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What is a Willow Tree?

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  • Written By: Mary McMahon
  • Edited By: Bronwyn Harris
  • Last Modified Date: 13 November 2016
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A willow tree is a tree in the genus Salix, which contains around 400 distinct species of trees and shrubs native to the Northern hemisphere. Willows prefer cool, moist environments, and they are found in both cold and temperate regions of the Northern hemisphere along the banks of rivers and marshes. Willow trees have a number of commercial uses, and the trees are also frequently planted as ornamentals, since some species have quite attractive growth habits.

Several traits are common to all willow trees. As a general rule, their leaves are narrow, and they produce flowers in the form of catkins. The wood of willow trees is famous for being both lightweight and strong, making it a popular material for everything from furniture to cricket bats. Willows are also very promiscuous, hybridizing freely with other trees and growing from both cuttings and aerial roots. This can be a problem when people are attempting to eliminate willows, as is the case in some areas where they are choking out native species.

A willow which has evolved in cooler regions of the world tends to take the form of a creeping shrub, rather than a tree, reflecting a desire to protect itself from severe weather and cold. Willows which develop in warmer regions will be much larger, often with very delicate branches which easily snap off, allowing the tree to propagate itself. Willows with especially narrow leaves are sometimes known as osiers, while wide-leaved willows are called sallows.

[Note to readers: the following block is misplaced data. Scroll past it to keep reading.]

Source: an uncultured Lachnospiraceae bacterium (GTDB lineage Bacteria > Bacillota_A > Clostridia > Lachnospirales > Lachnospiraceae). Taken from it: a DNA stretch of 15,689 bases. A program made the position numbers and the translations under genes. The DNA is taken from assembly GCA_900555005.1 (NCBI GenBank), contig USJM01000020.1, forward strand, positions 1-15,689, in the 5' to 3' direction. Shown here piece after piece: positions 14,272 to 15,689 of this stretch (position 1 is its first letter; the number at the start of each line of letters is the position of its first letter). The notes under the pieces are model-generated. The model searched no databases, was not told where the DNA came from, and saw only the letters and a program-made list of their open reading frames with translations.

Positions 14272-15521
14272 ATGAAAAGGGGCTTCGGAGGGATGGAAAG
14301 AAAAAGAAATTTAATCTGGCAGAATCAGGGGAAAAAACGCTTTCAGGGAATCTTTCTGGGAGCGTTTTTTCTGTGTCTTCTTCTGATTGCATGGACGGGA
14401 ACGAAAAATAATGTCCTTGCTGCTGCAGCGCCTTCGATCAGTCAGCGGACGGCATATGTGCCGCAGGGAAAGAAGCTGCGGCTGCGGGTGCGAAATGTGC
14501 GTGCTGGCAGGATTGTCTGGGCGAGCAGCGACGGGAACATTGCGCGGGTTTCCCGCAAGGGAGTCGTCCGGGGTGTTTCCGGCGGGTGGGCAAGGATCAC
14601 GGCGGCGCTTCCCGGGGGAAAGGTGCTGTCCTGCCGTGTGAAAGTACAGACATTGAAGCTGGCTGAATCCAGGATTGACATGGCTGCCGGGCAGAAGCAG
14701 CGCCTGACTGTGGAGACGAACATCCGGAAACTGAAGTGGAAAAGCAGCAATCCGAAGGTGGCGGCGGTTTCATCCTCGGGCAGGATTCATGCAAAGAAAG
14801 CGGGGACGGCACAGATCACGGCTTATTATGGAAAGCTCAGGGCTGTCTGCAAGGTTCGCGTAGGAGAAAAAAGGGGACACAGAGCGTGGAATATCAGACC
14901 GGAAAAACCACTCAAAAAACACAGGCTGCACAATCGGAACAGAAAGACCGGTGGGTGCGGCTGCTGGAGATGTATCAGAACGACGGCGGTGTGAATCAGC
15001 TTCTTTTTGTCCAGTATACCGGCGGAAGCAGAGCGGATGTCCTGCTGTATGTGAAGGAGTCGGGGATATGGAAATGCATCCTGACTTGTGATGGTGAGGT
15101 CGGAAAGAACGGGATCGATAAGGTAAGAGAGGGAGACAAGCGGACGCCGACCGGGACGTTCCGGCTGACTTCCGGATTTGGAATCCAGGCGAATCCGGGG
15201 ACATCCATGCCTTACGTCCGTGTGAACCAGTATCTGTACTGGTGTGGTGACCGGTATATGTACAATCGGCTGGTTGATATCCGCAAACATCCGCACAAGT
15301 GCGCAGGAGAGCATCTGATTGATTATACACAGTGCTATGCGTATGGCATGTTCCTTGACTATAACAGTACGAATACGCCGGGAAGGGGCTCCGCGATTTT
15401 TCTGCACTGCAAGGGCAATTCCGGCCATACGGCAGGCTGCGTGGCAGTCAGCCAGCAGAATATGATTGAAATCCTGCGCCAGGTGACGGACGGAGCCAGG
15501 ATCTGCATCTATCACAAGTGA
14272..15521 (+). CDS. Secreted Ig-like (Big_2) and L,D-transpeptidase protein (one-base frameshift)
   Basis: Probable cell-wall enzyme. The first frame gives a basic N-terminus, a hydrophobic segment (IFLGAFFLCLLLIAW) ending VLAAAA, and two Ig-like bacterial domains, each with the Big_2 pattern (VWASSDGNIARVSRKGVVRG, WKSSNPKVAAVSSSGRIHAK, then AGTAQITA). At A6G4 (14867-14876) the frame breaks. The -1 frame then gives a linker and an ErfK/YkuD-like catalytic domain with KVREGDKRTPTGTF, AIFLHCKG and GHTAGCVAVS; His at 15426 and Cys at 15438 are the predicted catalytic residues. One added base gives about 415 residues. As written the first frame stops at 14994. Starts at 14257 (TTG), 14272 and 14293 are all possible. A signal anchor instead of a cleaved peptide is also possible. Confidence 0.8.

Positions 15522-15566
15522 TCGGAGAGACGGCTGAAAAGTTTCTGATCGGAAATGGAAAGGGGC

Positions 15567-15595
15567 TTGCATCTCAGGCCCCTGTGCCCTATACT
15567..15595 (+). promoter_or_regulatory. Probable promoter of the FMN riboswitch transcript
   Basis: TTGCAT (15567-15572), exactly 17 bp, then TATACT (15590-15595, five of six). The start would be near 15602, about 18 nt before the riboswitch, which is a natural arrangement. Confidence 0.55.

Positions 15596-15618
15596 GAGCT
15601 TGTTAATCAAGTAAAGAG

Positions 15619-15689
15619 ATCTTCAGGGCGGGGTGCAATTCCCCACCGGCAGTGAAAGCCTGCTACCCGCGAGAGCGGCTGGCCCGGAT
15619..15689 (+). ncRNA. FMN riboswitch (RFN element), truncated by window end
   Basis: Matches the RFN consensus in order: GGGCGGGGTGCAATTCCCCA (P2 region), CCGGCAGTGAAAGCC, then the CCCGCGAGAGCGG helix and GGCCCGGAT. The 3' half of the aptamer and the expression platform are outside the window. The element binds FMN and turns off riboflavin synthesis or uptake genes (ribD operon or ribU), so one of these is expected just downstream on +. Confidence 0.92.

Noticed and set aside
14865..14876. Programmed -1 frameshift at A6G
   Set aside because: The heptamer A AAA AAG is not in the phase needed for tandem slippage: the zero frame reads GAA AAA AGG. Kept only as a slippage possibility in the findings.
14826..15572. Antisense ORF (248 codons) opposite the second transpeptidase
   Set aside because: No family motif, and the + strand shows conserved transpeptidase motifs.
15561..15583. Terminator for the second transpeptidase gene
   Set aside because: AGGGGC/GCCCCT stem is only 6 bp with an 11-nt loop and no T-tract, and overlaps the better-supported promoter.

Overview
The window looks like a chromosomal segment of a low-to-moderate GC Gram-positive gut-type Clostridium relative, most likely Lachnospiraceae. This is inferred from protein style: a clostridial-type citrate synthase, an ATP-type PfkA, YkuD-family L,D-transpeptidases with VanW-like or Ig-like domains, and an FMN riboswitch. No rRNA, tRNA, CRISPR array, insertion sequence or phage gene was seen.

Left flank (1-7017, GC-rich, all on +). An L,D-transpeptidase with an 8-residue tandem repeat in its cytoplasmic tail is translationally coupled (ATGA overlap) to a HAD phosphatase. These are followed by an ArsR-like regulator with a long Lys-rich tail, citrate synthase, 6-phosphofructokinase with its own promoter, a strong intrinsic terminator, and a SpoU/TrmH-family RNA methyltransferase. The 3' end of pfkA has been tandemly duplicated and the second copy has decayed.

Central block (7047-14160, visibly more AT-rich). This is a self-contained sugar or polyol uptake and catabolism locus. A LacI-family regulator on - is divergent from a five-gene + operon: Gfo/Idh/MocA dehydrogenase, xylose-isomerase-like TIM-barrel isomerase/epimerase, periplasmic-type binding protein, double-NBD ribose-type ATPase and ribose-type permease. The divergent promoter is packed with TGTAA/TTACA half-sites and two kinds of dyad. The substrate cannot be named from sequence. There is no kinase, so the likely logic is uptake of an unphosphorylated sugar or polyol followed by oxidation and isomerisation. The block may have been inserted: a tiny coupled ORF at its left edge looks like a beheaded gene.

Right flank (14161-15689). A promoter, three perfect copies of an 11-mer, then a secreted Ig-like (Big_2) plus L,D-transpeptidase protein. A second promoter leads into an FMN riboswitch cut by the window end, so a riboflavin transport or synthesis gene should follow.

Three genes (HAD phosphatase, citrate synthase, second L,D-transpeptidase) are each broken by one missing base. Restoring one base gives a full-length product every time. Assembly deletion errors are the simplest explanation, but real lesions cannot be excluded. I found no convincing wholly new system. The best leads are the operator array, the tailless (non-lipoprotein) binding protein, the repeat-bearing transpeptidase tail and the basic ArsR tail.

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One famous willow tree hybrid is the weeping willow, which has long, trailing branches. Weeping willows are associated with sorrow both in their native China and in many parts of Europe. Pussy willows, another well known willow varietal, are famous for producing soft, fuzzy catkins in the spring, and they are often collected and brought into the home to celebrate the beginning of spring.

Willow wood can be used in a wide variety of projects, and the bark has historically been used to make medicines, as it contains salicylic acid, the original aspirin. Because willows grow quickly and establish extensive root systems, they have also historically been used to control erosion. The trees are also quite popular among butterflies, leading some people to plant willows to attract butterflies to their yards and gardens.

Many garden supply stores carry a willow tree selection, and they can order specific varieties, should customers so desire. Before planting a willow tree, it is a good idea to think carefully about placement, as these trees can grow extremely tall, overshadowing the area around them. The willow tree is also deciduous, dropping its leaves during the winter months, and this can create quite a mess to clean up.

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ivanka
Post 1

Maybe the job of the willows is to keep banks of streams from eroding. The willow tree will start growing from a twig, if there is sufficient moisture in the soil.

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